Does that make sense?

    Thanks!
    Dennis

    ReplyDelete
  2. Hey Dennis,

    Thank you for commenting! For the Droplist field source try: query:./*

    That will pull all the children of the current item (being the Magazine)- if you have more than articles as children, you can specify the template too: query:./*[@@templatename='Article']

    As long as the magazine doesn't have Too many articles, this is also an instance where you are probably Ok to also use the descendant axes: query:.//*[@@templatename='Article']

    I hope that helps!

    ReplyDelete
  3. Ah, perfect. I knew it was simple. I just haven't used the query syntax much at all.

    thanks!

    ReplyDelete
  4. I love the fact that you called and talked to me today to grill me on Sitecore and had I realized it was you, I would have told you how your blog here was instrumental in helping me on a few things on my last project. This very blog post of yours was a huge help in trying to work out syntax of some really complex query stuff I was doing on my last project .. not to mention a number of other posts on your blog. Thank you!

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  5. Hi, is this possible to set source to get the parent item of selected item? I use Internal Link and seems that I have no luck using query. Thanks

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  6. Awesome post Amy. This was the perfect answer to a complicated problem we were trying to solve today. Thanks for sharing!

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  7. Really very nice post.
    I am using Sitecore V 6.4
    From Develope center below query
    query:ancestor-or-self::*[@@templatename='Site Home']//*[@@templatename='mytemplate']
    returns all the items with template 'mytemplate' under Site Home ( so far so good)
    but from Content Editor it returns only first item under the Site Home.
    Can you please guide me what i am doing wrong?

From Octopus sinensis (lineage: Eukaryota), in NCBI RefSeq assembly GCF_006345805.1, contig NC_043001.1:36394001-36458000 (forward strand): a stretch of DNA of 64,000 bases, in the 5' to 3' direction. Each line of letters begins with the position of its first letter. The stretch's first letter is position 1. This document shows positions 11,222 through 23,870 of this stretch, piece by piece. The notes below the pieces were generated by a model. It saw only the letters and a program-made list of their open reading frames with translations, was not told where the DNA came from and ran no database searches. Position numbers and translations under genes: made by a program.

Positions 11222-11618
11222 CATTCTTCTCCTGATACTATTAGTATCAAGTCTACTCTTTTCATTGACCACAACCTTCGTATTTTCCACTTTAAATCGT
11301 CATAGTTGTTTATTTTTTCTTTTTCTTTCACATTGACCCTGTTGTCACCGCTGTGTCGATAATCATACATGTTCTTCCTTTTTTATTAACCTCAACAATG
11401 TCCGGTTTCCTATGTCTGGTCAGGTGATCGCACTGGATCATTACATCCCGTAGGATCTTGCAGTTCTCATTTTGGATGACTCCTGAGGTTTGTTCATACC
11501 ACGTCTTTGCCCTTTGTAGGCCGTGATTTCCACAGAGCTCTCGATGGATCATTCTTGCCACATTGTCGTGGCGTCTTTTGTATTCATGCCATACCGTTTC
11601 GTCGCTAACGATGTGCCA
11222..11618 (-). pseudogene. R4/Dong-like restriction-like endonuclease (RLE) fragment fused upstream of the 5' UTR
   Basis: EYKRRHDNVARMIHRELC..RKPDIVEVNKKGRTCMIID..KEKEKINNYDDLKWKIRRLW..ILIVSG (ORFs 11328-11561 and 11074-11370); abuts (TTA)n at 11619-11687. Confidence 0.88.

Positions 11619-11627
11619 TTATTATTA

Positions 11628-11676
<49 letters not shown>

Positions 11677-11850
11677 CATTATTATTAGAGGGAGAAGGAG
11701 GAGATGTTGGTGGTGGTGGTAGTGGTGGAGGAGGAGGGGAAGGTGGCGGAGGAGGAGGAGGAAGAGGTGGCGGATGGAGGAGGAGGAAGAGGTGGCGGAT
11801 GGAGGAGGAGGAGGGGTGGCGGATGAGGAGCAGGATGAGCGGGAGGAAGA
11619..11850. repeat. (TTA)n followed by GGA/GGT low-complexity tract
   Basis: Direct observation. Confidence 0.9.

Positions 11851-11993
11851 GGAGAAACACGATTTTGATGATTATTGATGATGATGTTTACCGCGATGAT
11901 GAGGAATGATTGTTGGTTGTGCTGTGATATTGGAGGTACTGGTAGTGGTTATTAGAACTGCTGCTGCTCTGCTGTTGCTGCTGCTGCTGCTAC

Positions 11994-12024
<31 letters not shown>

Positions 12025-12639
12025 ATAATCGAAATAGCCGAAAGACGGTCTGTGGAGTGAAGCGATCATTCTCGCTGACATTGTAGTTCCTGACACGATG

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  8. It comprises of all the essential feature to create any complicated HTML document visually, like designing tables, inserting images, page backgrounds, editing text and paragraphs, and also spellchecker, Search/Replace Source editor.

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  9. Hi,

    what is the difference between

    query:./*[@@templatename="Home Page"]

    and

    query:./item[@@templatename="Home Page"] ?

    the second one does not work for me when I specify it in droplink source field.

    Thank you

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  10. Hi,

    I have two folders - 'Countries' and 'Disclaimers' for my site.
    I have a template 'xyz' for a Country with two fields - ''Country Code' of type Single-Line Text and 'Disclaimer Type' of type Droplink; The source of 'Disclaimer Type' is the path of 'Disclaimers' folder specified as a query.

    Now I want to have the same two folders for all my sub-sites and want to use the same template 'xyz' so that it chooses the Disclaimer present in the respective Disclaimers folder of the sub site.

    I need help with the query in Droplink field so that the Disclaimers path can be specified dynamically based upon the sub-site I am in.

    ReplyDelete